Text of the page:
Articles

Brett Keisel-Grounded by Greybull

December 24, 2011

He's a long way from Greybull, and he has been for quite some time. But that only refers to physical distance. Emotionally, mentally and spiritually, he's never left.

Greybull, Wyo. is located between the Bighorn National Forest and Yellowstone National Park. It's a town of less than 2,500 people and has one traffic light. Greybull is Brett Keisel's hometown, where he was raised, where he was taught the important things a boy needs to become a man. "It's a different place," said Keisel. It's definitely slower there. It's hard to explain if you've never been there. I love going back and recharging my battery.

By the time he was 10, Brett was assigned a handful of duties on his family's cattle ranch. one of which was learning how to drive the work truck. "I will never forget learning how to drive a stick shift. 3500 Chevrolet, when I was like 10-years old," said Keisel. "Dad put me in the truck and was like, 'Go straight. When it's done, push the clutch in and shut the key off.'"

Nowadays, it's hard to find a teenager who has those types of skills, let alone one who does daily chores. Convincing an adolescent to put down the cell phone or IPad can pass for parenting in some homes, but for Brett, those years of his life were dedicated to family and hard work. "My dad taught us how to work," Keisel said." Growing up on a farm, you need your family's help. It was great work-ethic training."

It wasn't all work; at least that's not how he remembers it now. There always seemed to be time for the outdoors, those hunting and fishing trips with his family, particularly with his father, Lane. The appreciation for hunting and fishing in the Keisel household is passed down from generation-to-generation. It's a way of life, a way for the family to bond, and Lane taught Brett all there is to know about the wild. To this day, Keisel calls the first bow-and-arrow that Lane bought him "one of my favorite gifts growing up."

Lane Keisel taught his son at an early age to respect nature, to learn about and understand his surroundings. Still an avid hunter and fisherman, Brett remembers and lives by those lessons. "The biggest thing I enjoy about hunting is just being outdoors," said Keisel. I love seeing what's on Mother Earth, listening to Mother Earth. Just the atmosphere of that solitude, it's so peaceful."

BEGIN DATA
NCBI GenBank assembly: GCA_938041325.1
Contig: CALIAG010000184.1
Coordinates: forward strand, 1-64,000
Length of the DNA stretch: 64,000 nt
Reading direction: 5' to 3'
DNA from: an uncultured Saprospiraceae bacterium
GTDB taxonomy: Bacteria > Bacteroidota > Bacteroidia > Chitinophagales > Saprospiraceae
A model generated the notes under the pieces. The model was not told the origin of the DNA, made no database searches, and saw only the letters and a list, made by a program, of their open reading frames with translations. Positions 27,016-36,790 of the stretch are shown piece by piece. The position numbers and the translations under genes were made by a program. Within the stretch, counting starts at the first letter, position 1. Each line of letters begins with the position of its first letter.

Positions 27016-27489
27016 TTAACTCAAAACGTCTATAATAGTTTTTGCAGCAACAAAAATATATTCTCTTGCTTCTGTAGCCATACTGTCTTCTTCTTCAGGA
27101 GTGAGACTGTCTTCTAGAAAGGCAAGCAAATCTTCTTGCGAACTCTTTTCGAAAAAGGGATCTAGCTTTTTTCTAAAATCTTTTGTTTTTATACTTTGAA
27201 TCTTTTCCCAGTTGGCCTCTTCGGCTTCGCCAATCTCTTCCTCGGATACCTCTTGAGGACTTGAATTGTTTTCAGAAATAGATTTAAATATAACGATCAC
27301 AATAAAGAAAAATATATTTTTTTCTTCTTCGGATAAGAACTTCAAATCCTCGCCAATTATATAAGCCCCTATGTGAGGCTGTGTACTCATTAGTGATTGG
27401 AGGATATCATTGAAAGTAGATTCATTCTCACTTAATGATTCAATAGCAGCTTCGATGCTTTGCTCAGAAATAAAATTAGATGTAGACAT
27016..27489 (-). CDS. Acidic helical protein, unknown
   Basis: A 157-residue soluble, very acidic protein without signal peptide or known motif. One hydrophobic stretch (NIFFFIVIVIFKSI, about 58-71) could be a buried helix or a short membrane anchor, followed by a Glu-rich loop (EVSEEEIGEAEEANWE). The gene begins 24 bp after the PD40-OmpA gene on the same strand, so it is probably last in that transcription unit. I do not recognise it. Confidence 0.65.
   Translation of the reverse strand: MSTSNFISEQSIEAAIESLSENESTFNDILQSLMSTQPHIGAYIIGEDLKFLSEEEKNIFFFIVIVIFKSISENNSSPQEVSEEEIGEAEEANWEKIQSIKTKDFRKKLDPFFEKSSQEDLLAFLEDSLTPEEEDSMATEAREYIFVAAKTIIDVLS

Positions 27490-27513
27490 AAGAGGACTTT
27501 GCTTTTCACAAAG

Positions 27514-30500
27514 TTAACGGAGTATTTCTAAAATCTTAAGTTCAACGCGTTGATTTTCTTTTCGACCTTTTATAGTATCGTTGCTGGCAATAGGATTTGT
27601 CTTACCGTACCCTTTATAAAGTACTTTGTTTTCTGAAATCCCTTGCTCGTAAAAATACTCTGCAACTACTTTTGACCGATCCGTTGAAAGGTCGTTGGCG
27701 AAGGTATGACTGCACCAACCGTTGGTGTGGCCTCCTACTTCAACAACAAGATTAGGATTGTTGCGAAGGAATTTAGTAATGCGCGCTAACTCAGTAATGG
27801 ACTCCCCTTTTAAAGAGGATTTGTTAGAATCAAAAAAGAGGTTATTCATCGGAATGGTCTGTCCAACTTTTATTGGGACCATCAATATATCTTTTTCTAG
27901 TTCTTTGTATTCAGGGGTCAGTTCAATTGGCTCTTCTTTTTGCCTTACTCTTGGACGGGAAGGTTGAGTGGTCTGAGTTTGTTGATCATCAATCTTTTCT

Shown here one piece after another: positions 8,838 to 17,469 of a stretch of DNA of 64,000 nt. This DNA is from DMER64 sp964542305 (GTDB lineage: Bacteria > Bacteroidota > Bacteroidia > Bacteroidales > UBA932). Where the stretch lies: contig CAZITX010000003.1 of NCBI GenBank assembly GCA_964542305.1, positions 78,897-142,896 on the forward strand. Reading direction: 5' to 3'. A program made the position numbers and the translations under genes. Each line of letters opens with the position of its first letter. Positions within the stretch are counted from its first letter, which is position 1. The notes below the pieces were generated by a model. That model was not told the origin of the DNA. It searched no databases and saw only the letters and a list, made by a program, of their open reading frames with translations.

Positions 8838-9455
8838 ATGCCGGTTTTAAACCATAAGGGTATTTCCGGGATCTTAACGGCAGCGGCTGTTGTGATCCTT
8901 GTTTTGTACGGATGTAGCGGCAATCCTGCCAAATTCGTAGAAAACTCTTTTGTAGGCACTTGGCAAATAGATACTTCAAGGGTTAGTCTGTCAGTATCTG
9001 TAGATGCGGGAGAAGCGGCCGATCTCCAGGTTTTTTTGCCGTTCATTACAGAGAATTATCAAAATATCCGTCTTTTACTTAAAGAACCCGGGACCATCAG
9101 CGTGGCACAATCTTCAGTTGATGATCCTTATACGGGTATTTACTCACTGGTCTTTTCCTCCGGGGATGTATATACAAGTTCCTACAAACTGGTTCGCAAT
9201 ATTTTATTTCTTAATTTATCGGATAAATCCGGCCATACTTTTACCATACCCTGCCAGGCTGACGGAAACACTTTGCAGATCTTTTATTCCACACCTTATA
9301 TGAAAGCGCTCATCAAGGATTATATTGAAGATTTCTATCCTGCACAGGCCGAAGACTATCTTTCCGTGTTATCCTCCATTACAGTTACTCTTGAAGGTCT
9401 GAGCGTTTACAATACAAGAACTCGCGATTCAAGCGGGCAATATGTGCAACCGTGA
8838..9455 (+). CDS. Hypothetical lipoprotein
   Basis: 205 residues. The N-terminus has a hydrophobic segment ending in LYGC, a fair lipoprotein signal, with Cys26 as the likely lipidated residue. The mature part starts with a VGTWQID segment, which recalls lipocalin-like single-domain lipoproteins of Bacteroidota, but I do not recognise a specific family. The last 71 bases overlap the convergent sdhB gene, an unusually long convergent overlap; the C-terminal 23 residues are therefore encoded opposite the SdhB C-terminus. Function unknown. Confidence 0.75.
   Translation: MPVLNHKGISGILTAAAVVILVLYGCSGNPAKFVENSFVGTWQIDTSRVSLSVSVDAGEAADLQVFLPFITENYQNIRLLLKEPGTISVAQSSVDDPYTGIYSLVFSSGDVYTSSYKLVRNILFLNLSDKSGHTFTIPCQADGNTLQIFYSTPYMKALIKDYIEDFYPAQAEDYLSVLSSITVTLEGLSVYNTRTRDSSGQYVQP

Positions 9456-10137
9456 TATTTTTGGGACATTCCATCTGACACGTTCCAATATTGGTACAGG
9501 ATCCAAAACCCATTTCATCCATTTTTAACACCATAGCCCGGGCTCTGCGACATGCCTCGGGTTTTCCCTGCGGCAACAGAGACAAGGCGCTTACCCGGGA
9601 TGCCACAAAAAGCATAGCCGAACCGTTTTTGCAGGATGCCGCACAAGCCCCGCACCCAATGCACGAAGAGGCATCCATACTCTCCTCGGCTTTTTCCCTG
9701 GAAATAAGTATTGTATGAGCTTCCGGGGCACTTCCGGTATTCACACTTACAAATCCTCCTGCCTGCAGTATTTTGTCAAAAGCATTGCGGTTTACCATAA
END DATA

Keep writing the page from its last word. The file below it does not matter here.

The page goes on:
Peaceful, except for those times when you come across a grizzly bear. Or come face-to-face with a mountain lion. Keisel has done both and lived to tell about it, even though he will admit, "It's one of those things that can make the hair on the back of your neck stand up."

Ben Roethlisberger has been on several of these expeditions with Keisel, and so he knows first-hand what it's like to spend a week with a modern-day Jeremiah Johnson. "We actually rode horses up into the mountains," said Roethlisberger, who once traveled to Wyoming with his father and two uncles to enjoy the Keisel experience. "We camped, hunted and fished for a whole week. We were 10,000 feet up in the mountains. To have that trip was just awesome."

Listen to Roethlisberger and Keisel talk about the outdoors, and you can hear the banter of brothers, of two men who love a lot of the same things, and each other. Roethlisberger tells the story of 'out-fishing' Keisel during that trip to Wyoming, and Keisel finds a way to acknowledge defeat and take credit for the win at the same time.

"Absolutely, he's beaten me," said Keisel, "but you have to understand that Ben is a winner. He's beaten me fair and square, but that's only because I've taken him to the hot-spots."

Answered Roethlisberger, "I don't think people understand how much Brett and I are alike. We both like the same things. That's why we get along so well."

Brett Keisel gets along. That's another one of the lessons he learned in Greybull. No matter what's thrown at you, maintain your cool and fight through the challenge. Getting behind the wheel of the family's work truck. Playing basketball with his older brother, Chad. There was always failure initially, but over time a will, a competiveness took root. And then it blossomed into a force that helped him become a two-time Super Bowl champion.

I feel so lucky to have an older brother to compete with," said Keisel. "It was something that drove me. He and I would compete all the time growing up, in everything."